Godzilla (2014)

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Laura Clifford 
Godzilla (2014)

Robin Clifford 

In 1999, Drs. Ichiro Serizawa (Ken Watanabe, "Inception") and Vivienne Graham (Sally Hawkins, "Blue Jasmine") are called to the Philippines where a valley has cratered at a uranium mining site.  Deep down beneath the earth, they find an awe-inspiring radioactive fossil.  'Could it be him?' asks Vivienne.  But Serizawa says this creature was ancient and notes the troubling sign of a parasite.  They spy a trench leading out to the sea.  Across it, Janjira Nuclear Power Plant manager Joe Brody (Bryan Cranston, AMC's 'Breaking Bad') has been tracking disturbing seismic activity and before the day is out, he will have lost his wife in the plant's meltdown.  Fifteen years later, Brody's still trying to find answers and when his son, naval officer Ford Brody (Aaron Taylor-Johnson, "Kick-Ass"), arrives to get him out of jail, they will witness the awakening of the creature which Serizawa has been studying in his quest to find "Godzilla."

Laura:
Four years ago, director Gareth Edwards got critical acclaim for his micro-budgeted independent "Monsters." Now he takes the reins of the mega-budgeted reboot of the most popular monster series of all time and while one can see the visual style of his first film (lots of fog and mist), it looks a lot like Edwards has been studying "Jurassic Park."  The film's better than Roland Emmerich's 1998 version, but there is still no Godzilla movie as good as Toho Co.'s 1954 original.

"The Expendables" series' Dave Callaham has come up with a story (screenplay by Max Borenstein) that respects Godzilla's origins, radioactive material the food for its enemies, the MUTOs (Massive Unidentified Terrestrial Organism), blended with the series' later depictions of Godzilla as the good guy.  Edwards has gone with the less is more approach, keeping Godzilla under wraps until a brief appearance in the movie's Honolulu midsection before the big climactic San Francisco showdown.  What we do get a lot of are those MUTOs, which look something like humanoid bats with anvils for heads. (That seismic activity and the 'calls' Brody's been tracking are revealed to be between the winged male in Japan and a female whom Serizawa thought neutralized years earlier, a giant warning against radioactive waste.)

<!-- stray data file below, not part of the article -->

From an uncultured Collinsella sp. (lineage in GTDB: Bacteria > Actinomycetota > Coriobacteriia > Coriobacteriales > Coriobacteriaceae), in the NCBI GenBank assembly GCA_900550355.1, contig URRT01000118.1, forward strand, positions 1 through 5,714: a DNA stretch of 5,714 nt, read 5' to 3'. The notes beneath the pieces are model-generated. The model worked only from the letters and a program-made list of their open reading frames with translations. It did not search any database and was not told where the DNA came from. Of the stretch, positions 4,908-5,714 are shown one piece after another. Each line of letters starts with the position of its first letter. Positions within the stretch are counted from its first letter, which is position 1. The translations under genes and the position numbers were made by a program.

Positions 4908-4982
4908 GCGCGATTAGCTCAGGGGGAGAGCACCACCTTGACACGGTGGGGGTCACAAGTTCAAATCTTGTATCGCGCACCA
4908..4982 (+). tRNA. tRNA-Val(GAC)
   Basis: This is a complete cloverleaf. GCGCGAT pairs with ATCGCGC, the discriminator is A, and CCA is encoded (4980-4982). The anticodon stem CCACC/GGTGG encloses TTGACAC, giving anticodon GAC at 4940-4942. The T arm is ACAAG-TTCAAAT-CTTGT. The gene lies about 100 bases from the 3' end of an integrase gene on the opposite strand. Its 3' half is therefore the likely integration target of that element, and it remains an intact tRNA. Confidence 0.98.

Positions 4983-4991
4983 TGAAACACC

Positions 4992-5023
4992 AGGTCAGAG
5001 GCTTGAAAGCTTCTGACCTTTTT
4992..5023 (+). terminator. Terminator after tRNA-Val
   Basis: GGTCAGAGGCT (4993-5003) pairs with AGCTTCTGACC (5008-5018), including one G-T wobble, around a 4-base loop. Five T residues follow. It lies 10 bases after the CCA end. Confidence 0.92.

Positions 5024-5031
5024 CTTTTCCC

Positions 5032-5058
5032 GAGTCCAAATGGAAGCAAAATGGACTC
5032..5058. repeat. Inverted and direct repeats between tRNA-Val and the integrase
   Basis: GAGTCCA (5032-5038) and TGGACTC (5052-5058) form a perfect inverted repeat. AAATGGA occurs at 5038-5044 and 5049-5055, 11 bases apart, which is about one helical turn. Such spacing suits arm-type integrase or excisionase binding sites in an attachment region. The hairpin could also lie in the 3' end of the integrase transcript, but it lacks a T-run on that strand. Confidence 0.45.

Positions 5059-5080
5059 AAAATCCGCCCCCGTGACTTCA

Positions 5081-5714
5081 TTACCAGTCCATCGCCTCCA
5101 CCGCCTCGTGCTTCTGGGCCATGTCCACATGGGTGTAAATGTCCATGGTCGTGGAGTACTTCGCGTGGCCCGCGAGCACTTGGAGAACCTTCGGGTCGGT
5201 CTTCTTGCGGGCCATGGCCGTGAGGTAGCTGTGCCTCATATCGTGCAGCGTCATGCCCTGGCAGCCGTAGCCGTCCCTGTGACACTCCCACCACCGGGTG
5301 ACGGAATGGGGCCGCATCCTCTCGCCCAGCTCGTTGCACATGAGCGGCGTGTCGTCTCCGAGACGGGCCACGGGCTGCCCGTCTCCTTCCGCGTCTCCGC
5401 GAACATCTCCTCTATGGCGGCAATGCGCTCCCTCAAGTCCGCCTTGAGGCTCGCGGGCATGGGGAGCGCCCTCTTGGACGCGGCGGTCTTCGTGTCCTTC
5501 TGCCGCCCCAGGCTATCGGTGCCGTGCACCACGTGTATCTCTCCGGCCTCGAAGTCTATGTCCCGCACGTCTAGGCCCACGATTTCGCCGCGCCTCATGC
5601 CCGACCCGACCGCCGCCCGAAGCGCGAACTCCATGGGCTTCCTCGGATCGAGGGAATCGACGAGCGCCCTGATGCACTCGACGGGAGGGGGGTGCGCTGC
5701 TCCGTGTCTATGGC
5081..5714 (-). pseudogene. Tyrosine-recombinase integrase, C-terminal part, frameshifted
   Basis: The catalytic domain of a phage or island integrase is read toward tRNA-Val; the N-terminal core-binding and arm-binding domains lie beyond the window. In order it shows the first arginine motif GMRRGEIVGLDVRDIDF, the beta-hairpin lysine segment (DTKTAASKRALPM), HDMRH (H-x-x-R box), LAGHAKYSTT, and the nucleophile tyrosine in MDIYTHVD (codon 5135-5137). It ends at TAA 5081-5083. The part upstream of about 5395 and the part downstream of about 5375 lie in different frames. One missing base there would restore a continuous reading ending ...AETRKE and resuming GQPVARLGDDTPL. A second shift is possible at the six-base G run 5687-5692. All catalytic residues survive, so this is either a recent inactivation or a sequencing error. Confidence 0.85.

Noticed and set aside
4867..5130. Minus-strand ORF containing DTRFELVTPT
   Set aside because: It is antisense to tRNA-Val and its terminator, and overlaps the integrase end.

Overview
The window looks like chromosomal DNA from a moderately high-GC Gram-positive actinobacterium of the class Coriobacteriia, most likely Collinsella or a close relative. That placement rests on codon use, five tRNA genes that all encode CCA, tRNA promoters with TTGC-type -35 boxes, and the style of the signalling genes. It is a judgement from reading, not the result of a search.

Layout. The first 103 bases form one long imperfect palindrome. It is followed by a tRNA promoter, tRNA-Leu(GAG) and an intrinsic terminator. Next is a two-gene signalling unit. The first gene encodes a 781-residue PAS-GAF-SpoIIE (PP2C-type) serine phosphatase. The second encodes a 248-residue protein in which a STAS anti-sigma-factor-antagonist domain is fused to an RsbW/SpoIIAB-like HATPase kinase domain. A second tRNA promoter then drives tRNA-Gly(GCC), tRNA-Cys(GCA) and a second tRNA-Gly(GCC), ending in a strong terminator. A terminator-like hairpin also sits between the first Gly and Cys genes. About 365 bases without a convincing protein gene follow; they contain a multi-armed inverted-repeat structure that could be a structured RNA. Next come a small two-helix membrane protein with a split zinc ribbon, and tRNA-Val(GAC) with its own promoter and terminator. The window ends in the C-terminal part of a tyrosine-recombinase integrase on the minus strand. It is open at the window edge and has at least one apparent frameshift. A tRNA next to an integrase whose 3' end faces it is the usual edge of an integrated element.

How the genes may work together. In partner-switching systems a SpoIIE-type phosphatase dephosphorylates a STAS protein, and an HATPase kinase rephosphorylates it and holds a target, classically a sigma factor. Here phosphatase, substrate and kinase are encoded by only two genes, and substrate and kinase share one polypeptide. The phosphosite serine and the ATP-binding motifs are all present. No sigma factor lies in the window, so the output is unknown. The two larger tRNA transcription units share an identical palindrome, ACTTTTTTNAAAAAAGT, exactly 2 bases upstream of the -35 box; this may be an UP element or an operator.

Taylor-Johnson's as generic a hero as we've seen (Taylor Kitsch would have been an improvement), only springing somewhat to life when he's left caring for a Japanese kid (Jake Cunanan) separated from his parents on Honolulu's airport monorail. The character, a bomb defuser, is one of those who always manages to pop up where the action's happening, getting involved in Admiral William Stenz's (David Strathairn, "Lincoln") plan to lure the MUTOs out to sea with nuclear warheads before blowing them to kingdom come.  Serizawa, meanwhile, advises to wait for Godzilla, who's being escorted across the sea by warships (we only see the horned back on a massive body beneath the surface), to fight the MUTOs.  But Stenz's plan backfires when the male MUTO, earlier found chomping on a Russian nuclear submarine, gets the device to enrich his mating (Edwards' use of phallic symbolism is subtly amusing as the male delivers the warhead to the female at a certain anatomical level).  When Godzilla finally makes his appearance on the eastern side of the Pacific he's like the big bungling uncle you have great affection for, but don't want to get too close to your china cabinet.  He's a magnificent creation, from his expressive, intelligent eyes to his massive body and sound system overloading roar and his final breath of fire is a doozy.

But as many shots one might recognize having been borrowed from "Jurassic Park," the filmmakers have forgotten that that film had human personalities.  Veteran actor Watanabe puts across historical resonance (he has his dad's stopwatch, stopped at the time of the Hiroshima bomb) and respect for nature and it's great to see someone like Hawkins give a minor role heft, but other than these two the only actor who breathes life into her character is the quickly gone Juliette Binoche ("Certified Copy") as Brody's doomed wife.  Cranston's saddled with a bad wig that distracts while "Martha Marcy May Marlene's" Elizabeth Olsen can't do much as his daughter-in-law, a San Francisco nurse fretting over the return of her husband and care of their son Sam (Carson Bolde). Victor Rasuk ("Raising Victor Vargas") is the only member of the military who doesn't blend in with all the rest.

The film's effects, which include the destruction of Honolulu, Las Vegas and San Francisco (where of course myriads gather on the Golden Gate Bridge), all more than pass muster with the exception of those not very biological looking MUTOs and Edwards and his cinematographer Seamus McGarvey ("Atonement") achieve some lovely imagery (soldiers checking the viability of a trestle bridge in obscuring mist; a group including Ford parachuting through the night fog trailing red vapor, a color picked up in the red lanterns of Chinatown). There are also plenty of 9/11 references, from the missing posters papered over a devastated city to the jagged spikes of the hero's back, jutting up through the wreckage like the remains of the World Trace Center.  Alexandre Desplat's score isn't memorable, but doesn't dominate - that's left to the sound guys, as it should be.

"Godzilla" arrives on a wave of marketing hype, but while the monster himself is a pleasure to behold, most of the rest of the movie is, frankly, not that memorable.  The filmmakers have paved the way for a franchise.  If they can figure out a way to have their human characters do more than react to destruction they just might have a good one.

B-

Robin:
Robin did not see this film.
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